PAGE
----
Adalimumab Effectiveness up to Six Years in Adalimumab-naïve Patients with Crohn's Disease: Results of the PYRAMID Registry

Edward V. Loftus, Walter Reinisch, Remo Panaccione, Sofie Berg, Gabriela Alperovich, Mareike Bereswill, Jasmina Kalabic, Joel Petersson, Roopal Thakkar, Anne M. Robinson, Geert D'Haens

Research output: Contribution to journalArticlepeer-review

7 Scopus citations


Background: PYRAMID was an international multicenter, noninterventional, postmarketing registry assessing long-term safety and effectiveness of adalimumab (Humira), as used in routine clinical practice. Methods: Adult patients with moderately to severely active Crohn's disease with or without prior adalimumab experience were enrolled in the registry and followed for up to 6 years. Effectiveness measurements included the Physician's Global Assessment (PGA, a composite of Harvey Bradshaw Index [HBI] and rectal bleeding score), clinical remission (HBI < 5), Short Inflammatory Bowel Disease Questionnaire (SIBDQ), and Work Productivity and Activity Impairment (WPAI) questionnaire. Data were reported for adalimumab-naïve patients and analyzed by baseline immunomodulator use and disease duration. Results: This study evaluated 2057 adalimumab-naïve patients. Mean PGA improved from 7.5 (baseline) to 3.9 (year 1) and 3.3 (year 6). The proportion of patients in HBI remission increased from 29% (573 of 1969; baseline) to 68% (900 of 1331; year 1) and 75% (625 of 831; year 6). Patients stratified by baseline immunomodulator use had similar HBI remission rates; patients with disease duration <2 years achieved numerically higher HBI remission rates than patients with longer disease duration. Patient-reported SIBDQ and WPAI scores improved at year 1; all WPAI subscore improvements were clinically meaningful (≥7% point change) at year 1 and maintained through year 6. Serious infections were reported in 11.1% of patients; incidence rates of malignancies, lymphoma, and demyelinating disorders were low. Conclusion: Adalimumab therapy, as used in routine clinical practice, improved physician-reported and patient-reported disease outcomes and remission rates for up to 6 years. No new safety signals were observed.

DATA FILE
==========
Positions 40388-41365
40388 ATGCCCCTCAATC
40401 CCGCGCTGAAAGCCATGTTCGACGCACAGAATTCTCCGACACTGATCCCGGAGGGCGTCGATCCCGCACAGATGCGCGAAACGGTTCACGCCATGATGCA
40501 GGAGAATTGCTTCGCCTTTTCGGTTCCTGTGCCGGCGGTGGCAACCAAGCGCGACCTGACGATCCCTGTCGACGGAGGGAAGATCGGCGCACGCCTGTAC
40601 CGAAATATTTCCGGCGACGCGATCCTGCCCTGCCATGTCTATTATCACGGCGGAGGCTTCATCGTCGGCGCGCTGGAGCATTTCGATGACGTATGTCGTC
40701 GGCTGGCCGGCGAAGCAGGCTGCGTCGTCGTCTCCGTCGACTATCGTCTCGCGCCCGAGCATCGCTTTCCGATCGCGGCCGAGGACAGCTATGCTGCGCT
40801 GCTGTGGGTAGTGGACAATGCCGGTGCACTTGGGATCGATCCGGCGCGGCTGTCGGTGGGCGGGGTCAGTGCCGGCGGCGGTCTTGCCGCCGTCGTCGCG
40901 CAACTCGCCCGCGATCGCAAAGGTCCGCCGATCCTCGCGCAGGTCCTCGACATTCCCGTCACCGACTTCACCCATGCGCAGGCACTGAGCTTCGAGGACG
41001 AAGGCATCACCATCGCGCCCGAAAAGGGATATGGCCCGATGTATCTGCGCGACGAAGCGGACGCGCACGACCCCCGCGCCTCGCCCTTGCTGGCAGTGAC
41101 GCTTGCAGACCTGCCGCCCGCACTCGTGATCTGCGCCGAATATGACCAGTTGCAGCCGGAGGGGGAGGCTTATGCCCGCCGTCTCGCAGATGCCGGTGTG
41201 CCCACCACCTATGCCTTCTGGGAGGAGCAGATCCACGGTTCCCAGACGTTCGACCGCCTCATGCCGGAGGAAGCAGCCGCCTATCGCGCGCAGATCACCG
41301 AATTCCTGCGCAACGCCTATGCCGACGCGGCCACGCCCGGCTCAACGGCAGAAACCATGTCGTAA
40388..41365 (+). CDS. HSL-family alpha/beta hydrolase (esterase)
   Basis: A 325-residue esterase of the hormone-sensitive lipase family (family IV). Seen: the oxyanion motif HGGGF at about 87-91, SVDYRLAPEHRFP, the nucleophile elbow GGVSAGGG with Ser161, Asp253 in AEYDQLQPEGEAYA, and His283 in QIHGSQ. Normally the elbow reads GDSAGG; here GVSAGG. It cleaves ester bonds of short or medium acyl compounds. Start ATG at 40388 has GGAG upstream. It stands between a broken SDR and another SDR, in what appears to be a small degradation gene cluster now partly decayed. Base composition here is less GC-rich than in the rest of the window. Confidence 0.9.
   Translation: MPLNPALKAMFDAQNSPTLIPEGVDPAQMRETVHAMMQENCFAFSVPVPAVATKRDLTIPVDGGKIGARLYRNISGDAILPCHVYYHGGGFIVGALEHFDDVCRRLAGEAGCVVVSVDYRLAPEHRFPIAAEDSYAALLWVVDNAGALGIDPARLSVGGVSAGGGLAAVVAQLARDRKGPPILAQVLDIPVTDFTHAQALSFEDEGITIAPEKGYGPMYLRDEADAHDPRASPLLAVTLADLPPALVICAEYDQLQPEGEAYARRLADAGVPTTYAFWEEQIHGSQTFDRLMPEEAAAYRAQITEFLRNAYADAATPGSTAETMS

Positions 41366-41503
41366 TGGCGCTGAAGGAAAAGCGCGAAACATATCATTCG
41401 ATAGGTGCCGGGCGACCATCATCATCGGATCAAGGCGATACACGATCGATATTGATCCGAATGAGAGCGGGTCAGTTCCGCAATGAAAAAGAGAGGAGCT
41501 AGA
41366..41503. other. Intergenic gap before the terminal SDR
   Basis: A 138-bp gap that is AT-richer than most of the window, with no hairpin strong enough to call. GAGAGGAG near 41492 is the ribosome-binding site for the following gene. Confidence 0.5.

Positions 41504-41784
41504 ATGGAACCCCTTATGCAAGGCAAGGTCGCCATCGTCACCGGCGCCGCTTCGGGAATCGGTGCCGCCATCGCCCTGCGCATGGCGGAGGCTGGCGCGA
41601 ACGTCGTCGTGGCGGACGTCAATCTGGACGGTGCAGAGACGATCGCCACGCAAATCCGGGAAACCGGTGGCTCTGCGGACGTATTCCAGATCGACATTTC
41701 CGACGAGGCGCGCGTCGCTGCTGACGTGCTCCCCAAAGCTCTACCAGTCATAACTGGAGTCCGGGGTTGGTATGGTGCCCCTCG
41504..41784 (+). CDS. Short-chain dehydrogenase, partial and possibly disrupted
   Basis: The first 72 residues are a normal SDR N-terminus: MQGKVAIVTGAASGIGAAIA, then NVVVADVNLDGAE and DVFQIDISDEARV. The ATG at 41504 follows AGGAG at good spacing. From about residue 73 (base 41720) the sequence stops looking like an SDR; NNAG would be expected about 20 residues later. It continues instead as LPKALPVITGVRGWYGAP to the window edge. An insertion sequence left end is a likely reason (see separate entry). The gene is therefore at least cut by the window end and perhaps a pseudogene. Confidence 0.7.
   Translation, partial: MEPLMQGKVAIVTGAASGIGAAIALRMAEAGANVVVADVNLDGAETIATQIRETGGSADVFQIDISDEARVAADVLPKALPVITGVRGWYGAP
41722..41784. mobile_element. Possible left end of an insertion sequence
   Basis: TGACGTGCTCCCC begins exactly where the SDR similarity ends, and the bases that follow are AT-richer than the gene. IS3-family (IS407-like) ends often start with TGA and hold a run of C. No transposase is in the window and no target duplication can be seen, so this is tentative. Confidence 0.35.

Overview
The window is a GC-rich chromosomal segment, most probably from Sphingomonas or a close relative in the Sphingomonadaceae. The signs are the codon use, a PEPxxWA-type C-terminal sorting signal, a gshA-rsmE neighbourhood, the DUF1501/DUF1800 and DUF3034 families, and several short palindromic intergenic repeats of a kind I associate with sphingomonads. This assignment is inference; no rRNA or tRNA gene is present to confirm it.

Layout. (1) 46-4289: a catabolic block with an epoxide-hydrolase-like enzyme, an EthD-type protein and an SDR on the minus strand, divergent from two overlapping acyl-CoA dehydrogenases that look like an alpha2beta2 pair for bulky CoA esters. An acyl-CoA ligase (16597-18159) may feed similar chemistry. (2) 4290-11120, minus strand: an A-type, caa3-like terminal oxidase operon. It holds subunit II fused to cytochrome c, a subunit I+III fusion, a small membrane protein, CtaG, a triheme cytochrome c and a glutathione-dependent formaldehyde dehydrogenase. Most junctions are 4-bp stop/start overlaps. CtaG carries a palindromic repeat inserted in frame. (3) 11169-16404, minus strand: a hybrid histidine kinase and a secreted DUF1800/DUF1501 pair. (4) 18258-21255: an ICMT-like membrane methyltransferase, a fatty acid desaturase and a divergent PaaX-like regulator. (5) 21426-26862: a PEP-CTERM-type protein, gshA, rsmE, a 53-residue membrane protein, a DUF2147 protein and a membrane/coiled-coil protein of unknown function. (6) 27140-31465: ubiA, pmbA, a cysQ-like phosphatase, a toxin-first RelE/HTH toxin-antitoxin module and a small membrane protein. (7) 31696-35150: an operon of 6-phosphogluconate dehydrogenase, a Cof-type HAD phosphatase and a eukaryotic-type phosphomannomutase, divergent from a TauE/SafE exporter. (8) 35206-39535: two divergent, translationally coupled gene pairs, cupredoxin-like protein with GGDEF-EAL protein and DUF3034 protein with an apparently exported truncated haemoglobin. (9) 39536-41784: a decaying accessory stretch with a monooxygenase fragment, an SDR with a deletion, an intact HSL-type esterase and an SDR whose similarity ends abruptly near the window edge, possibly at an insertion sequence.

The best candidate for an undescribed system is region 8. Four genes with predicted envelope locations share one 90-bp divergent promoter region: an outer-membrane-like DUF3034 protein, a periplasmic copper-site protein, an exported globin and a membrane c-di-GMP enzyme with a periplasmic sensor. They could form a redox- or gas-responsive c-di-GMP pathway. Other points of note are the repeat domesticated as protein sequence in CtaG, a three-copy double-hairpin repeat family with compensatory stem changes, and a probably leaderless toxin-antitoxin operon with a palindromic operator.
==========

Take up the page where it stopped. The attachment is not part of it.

Original languageEnglish (US)
Pages (from-to)1522-1531
Number of pages10
JournalInflammatory bowel diseases
Issue number9
StatePublished - Sep 1 2019


  • clinical practice
  • disease activity
  • long-term effectiveness
  • long-term safety
  • work productivity

ASJC Scopus subject areas

  • Immunology and Allergy
  • Gastroenterology


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